Trial Search Results

A Pilot Clinical Trial of Sympathetic Blockade With Botulinum Toxin Type A to Treat Complex Regional Pain Syndrome (CRPS): a Randomized, Double-Blind, Controlled, Crossover Trial.

Lumbar sympathetic blocks are part of the standard of care for treating patients with sympathetically-maintained pain (e.g. in complex regional pain syndrome or reflex sympathetic dystrophy- RSD). In these patients lower extremity pain can be reduced or abolished temporarily by blocking sympathetic nerves by doing a lumbar sympathetic block. Patients who respond only transiently to sympathetic blocks often choose between potentially dangerous lumbar sympathetic block with neurolytic agents, surgical sympathectomy, continued severe refractory debilitating pain or other risky invasive surgical procedures such as spinal cord electrical stimulation.. It is hypothesized that Botulinum Toxin Type A (BTA) injected in a lumbar sympathetic block can provide extended sympathetic blockade and thus pain relief. This pilot study aims to see if BTA can be used safely in lower extremity sympathetic blocks, and might be useful in providing prolonged pain relief.

Stanford is currently not accepting patients for this trial.

Lead Sponsor:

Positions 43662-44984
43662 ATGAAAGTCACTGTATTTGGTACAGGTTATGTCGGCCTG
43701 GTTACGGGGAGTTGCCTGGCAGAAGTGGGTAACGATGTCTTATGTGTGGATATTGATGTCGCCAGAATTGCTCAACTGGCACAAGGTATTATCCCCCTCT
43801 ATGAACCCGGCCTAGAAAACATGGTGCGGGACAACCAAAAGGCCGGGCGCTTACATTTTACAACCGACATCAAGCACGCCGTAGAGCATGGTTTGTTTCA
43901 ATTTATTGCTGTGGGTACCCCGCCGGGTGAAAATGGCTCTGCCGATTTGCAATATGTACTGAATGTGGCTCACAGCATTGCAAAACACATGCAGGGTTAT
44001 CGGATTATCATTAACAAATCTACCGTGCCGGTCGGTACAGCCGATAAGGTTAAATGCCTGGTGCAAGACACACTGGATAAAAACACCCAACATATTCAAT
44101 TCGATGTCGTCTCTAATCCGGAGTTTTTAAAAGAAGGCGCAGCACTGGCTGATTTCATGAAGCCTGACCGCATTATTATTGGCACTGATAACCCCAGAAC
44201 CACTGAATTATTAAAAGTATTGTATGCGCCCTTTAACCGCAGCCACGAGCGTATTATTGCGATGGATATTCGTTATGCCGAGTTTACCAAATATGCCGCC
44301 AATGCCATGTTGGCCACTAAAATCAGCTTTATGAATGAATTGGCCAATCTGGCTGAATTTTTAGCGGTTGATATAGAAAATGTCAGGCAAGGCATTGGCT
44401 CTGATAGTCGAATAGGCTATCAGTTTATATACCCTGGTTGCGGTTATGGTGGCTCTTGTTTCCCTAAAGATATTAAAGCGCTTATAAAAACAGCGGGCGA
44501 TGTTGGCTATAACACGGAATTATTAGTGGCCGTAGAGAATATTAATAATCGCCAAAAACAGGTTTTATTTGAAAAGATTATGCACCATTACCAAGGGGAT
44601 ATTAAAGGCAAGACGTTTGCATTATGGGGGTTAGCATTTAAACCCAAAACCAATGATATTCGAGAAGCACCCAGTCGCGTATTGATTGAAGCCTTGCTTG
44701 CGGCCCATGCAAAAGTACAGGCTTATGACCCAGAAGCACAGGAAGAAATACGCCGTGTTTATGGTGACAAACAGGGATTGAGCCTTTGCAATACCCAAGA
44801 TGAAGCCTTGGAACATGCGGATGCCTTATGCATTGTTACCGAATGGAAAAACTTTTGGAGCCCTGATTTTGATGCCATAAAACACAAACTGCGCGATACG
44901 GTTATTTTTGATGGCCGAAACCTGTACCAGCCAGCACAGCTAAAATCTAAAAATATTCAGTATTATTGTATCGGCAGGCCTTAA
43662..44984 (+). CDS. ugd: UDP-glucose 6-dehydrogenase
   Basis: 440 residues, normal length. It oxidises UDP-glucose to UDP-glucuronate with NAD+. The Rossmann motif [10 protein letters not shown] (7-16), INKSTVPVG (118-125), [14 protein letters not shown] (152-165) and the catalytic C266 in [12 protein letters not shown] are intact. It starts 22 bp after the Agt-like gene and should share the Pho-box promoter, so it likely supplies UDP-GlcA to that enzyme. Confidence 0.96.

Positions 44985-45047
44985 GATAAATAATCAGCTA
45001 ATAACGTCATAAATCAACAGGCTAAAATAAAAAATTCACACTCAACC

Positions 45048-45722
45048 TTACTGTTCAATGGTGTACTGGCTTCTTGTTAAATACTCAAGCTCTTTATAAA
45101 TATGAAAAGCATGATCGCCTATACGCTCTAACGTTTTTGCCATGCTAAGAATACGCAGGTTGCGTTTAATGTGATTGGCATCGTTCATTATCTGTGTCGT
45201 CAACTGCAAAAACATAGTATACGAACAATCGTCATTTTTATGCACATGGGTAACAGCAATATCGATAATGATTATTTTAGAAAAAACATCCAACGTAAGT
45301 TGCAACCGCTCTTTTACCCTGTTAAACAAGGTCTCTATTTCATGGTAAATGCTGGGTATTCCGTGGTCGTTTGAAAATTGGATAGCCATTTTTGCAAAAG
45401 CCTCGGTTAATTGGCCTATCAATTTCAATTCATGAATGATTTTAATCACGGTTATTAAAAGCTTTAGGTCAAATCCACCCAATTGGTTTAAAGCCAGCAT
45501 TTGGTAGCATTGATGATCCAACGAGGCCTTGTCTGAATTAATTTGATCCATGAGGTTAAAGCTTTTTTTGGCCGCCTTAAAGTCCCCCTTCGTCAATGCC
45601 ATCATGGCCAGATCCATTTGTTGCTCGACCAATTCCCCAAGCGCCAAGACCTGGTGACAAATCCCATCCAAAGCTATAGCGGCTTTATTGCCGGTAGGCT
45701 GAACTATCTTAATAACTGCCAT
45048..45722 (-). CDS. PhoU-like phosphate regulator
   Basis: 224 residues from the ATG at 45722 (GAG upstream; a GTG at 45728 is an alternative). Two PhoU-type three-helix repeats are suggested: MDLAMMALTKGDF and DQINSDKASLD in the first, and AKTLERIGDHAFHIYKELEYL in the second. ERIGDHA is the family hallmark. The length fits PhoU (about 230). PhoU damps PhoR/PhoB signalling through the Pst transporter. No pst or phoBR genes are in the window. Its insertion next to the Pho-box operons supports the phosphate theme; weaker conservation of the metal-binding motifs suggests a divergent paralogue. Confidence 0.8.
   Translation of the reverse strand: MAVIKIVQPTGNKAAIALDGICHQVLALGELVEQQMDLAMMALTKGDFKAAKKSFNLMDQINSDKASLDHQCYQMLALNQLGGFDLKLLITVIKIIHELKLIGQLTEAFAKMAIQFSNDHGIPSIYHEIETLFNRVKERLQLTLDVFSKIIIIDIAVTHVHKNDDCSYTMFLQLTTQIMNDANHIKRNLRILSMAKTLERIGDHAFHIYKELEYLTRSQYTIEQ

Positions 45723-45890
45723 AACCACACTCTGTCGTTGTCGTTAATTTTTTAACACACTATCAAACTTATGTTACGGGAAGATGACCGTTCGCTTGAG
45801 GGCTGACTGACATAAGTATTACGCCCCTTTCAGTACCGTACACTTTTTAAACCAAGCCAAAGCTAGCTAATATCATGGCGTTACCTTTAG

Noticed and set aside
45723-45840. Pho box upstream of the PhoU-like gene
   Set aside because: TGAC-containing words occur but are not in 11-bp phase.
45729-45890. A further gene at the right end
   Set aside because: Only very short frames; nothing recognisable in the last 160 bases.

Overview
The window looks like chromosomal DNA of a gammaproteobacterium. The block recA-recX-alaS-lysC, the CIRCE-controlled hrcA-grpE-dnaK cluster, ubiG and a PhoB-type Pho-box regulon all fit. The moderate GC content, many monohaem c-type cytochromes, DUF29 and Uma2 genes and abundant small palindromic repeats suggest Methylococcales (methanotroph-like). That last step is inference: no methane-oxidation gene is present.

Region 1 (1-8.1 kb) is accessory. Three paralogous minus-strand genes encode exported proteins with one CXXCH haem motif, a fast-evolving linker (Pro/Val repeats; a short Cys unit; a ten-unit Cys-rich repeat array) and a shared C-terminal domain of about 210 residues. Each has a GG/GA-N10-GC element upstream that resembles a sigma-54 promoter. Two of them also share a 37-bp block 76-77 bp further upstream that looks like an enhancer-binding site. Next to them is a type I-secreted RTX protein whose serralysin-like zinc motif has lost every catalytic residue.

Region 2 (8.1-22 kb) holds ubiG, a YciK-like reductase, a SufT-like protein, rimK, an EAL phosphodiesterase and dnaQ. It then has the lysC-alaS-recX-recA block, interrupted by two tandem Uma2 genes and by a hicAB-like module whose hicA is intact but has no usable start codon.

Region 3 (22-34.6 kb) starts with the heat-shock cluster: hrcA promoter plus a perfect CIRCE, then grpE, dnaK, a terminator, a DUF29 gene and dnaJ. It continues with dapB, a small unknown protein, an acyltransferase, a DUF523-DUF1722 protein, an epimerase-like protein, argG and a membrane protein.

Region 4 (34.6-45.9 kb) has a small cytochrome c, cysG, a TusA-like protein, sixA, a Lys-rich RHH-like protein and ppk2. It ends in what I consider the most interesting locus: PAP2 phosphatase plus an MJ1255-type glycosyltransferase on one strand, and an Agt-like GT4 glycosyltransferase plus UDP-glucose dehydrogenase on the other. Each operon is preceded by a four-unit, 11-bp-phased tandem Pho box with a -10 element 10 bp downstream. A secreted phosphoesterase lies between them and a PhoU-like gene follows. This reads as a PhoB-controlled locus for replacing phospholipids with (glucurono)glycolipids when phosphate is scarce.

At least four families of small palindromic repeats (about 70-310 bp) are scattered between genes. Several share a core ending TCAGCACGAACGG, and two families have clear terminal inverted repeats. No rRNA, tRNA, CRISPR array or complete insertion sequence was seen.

Stanford University

Stanford Investigator(s):


  • Procedure: Lumbar sympathetic block with Botulinum Toxin type A




Inclusion Criteria:Severe pain in a lower extremity (greater than 6/10) of duration more
than 6 months despite aggressive previous therapy including both previous lumbar
sympathetic block, and previous trial of at least 4 different pain medications including at
least 2 of the following: gabapentin, amitryptiline, desipramine, nortryptiline,
imipramine, carbamazepine, valproic acid, mexiletine, oxcarbazepine, topiramate,
lamotrigine, flecainide, zonisamide, venlafaxine and levetiracetam.

The severity of the pain must be such that the patient must perceive the function of the
lower extremity to be compromised by the pain.

Exclusion Criteria:Any neuromuscular disorder such as myasthenia gravis, eaton lambert,
muscular dystrophy. Any ongoing legal action related to their pain. Any ongoing disability
claim. A history of any severe psychiatric disorder. History of any adverse reaction to
botulinum toxin. History of botulism. Untreated infection. Coagulopathy. Concurrent use of
anticoagulant medications.

Ages Eligible for Study

21 Years - 80 Years

Genders Eligible for Study


Not currently accepting new patients for this trial

Contact Information

Stanford University
School of Medicine
300 Pasteur Drive
Stanford, CA 94305
Ian Carroll
Not Recruiting